We are still waiting for Microsoft Server 2016 to be released but there is information out now which outlines changes to the licensing model we are currently familiar with. This change is definitely something you want to make yourself familiar with as it could alter your hardware plans for future server purchases.
First off let me provide you with a link to the Microsoft ‘Pricing and Licensing FAQ December 2015’ –
If we take a quick look at the document we see that Microsoft are moving to a core based licensing model similar to the SQL server approach. If you run Microsoft SQL server software you’ve probably been burnt previously by this change – I know many people and organisations who ‘pimped out’ their database servers with high core count processors while enjoying socket based licensing only to then find themselves hit with a hefty fee when moving to core licensing.
Microsoft indicate this change is to assist in the move to hybrid cloud setups and to bring things inline with Azure licensing which I can understand. After all when using a cloud service we pay for x number of cores, not for a socket so this does make sense. I think it’s also noteworthy that they are again adding a differentiator between Standard and Datacenter editions of Server 2016. When we moved to Server 2012 the various differences which had existed between editions were removed leaving just one – virtualisation rights, Datacenter edition providing unlimited virtualisation rights versus the two VM right on Standard. We now see them bringing ‘new unique features’ according to the FAQ such as ‘Azure inspired’ networking and storage stacks.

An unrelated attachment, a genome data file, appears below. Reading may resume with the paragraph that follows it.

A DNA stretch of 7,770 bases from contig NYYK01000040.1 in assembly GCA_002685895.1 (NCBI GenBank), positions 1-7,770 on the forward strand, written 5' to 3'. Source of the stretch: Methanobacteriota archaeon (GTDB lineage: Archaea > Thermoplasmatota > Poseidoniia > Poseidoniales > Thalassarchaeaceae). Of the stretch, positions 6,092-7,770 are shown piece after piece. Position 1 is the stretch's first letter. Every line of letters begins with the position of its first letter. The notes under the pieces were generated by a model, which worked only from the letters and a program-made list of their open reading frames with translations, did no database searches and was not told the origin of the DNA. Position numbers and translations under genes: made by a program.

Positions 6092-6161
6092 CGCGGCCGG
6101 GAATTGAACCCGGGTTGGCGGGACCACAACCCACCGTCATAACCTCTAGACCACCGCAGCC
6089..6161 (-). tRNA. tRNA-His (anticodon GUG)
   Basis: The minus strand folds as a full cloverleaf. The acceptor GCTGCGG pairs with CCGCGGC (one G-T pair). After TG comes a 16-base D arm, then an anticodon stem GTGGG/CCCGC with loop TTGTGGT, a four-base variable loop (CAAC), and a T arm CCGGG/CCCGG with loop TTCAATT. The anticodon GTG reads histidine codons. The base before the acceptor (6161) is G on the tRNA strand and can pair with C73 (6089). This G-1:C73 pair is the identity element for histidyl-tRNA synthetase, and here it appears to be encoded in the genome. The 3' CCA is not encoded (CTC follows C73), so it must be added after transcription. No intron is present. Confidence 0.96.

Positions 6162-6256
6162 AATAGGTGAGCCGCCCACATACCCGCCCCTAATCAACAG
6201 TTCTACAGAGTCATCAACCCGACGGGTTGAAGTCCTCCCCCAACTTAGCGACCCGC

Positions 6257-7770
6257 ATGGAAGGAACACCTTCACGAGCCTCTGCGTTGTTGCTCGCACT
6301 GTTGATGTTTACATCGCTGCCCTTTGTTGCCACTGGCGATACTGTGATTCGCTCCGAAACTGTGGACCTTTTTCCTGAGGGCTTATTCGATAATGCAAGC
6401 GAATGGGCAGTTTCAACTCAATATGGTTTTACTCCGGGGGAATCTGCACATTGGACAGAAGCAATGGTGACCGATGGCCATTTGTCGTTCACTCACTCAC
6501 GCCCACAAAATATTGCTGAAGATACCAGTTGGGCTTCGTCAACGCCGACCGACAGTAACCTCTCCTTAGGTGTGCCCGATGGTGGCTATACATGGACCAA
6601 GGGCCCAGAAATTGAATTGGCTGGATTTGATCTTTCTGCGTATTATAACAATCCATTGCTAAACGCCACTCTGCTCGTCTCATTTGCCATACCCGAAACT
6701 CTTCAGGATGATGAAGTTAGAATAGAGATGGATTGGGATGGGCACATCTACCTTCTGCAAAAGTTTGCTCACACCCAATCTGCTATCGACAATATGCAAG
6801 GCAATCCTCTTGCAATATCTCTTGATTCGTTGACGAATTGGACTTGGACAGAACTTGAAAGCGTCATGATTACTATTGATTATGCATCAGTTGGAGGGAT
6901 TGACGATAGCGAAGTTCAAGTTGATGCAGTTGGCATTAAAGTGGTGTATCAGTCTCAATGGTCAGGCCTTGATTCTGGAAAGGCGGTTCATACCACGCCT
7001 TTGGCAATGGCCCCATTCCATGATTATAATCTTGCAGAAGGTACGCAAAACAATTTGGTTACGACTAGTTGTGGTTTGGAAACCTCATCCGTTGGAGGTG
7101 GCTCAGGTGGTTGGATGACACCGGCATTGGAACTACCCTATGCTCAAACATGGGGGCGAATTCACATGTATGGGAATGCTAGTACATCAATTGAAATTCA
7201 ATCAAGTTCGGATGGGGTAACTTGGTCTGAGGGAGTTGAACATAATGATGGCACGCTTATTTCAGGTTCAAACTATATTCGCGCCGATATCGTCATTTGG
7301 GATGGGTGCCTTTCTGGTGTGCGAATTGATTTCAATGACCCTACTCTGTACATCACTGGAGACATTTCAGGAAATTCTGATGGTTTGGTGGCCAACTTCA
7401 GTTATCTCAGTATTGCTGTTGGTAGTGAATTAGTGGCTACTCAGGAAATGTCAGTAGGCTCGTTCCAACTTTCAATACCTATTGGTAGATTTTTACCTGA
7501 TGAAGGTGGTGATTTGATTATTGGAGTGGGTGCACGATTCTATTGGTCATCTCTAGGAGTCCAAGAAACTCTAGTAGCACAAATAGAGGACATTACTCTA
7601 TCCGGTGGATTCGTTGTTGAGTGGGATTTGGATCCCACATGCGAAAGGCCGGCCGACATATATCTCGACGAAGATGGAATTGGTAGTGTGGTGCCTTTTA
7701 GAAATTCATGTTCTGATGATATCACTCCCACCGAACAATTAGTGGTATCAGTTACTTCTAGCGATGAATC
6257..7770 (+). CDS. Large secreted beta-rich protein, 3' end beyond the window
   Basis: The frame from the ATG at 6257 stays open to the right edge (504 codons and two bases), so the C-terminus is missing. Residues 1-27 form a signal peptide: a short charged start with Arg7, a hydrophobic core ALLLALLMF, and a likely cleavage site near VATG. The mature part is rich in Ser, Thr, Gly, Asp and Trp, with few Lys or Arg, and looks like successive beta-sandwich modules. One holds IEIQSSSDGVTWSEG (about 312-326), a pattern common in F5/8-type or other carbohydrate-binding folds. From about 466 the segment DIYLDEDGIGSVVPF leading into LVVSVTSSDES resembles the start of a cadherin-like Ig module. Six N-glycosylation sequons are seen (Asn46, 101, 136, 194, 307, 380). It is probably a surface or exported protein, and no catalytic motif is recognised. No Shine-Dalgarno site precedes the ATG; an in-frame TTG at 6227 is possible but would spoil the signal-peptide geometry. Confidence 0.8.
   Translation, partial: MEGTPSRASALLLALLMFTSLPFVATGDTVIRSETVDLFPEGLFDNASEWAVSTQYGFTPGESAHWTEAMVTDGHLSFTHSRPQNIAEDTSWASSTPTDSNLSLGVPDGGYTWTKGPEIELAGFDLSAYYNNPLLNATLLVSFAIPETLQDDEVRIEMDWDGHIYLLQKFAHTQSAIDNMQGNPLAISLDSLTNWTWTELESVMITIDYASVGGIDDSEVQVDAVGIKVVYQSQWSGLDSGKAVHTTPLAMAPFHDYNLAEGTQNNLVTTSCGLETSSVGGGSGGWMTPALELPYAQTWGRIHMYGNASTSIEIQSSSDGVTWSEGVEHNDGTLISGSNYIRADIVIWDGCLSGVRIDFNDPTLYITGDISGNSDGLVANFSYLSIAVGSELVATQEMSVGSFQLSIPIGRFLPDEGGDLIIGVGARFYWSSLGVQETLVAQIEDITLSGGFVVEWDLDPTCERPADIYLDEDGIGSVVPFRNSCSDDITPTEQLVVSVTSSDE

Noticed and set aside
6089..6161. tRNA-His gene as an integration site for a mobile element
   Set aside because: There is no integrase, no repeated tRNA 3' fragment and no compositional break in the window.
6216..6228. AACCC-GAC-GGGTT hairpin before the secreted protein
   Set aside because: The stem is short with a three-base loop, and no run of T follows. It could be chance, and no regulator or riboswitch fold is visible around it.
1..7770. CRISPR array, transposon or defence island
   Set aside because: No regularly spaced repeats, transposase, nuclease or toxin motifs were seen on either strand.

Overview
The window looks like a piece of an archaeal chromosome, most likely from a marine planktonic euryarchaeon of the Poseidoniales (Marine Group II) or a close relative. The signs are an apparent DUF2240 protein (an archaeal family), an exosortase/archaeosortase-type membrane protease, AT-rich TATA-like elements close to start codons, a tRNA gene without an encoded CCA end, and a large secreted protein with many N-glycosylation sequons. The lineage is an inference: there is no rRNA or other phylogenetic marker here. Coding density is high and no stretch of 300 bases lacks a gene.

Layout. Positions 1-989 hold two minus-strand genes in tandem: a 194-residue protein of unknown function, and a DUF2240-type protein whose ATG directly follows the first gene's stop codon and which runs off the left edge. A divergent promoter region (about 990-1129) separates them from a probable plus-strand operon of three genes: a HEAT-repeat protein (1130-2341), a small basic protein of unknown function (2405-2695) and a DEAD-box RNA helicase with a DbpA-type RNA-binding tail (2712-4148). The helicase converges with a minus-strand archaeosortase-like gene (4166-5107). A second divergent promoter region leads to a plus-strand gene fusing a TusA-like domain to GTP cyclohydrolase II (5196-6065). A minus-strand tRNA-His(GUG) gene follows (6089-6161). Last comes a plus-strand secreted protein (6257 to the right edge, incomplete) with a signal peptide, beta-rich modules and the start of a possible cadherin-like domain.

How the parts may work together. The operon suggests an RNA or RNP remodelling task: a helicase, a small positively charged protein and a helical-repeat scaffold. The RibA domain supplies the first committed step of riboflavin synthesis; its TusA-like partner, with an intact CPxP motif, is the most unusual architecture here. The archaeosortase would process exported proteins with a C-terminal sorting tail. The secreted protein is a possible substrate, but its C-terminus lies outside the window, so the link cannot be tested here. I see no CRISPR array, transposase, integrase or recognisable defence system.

With all that said let me summarise as best I can the important licensing details I’ve taken from the document, though I do suggest you read through it for the full story –
- Licensing model changed from per-processor socket to per-core
- Applies to Windows Server 2016 onwards
- Licenses sold in packs of 2
- Minimum purchase of 16 cores worth of licensing
- 8 x 2 core packs
- 8 core or less per processor will cost the same as Server 2012 R2 two-processor license
- Core licenses sold in packs of 2 for incremental license growth above the minimum requirement
- Hyper-threading does not count towards core count
- Disabled cores do not need to be licensed however they must be fully disabled and not available to Windows
Note the example image below (referenced from the Microsoft FAQ) –
I would strongly recommend you speak with your licensing representative either in Microsoft or through partners to understand the impact on your systems.
Hopefully the above along with the FAQ document makes sense – what are your thoughts and feelings on this change?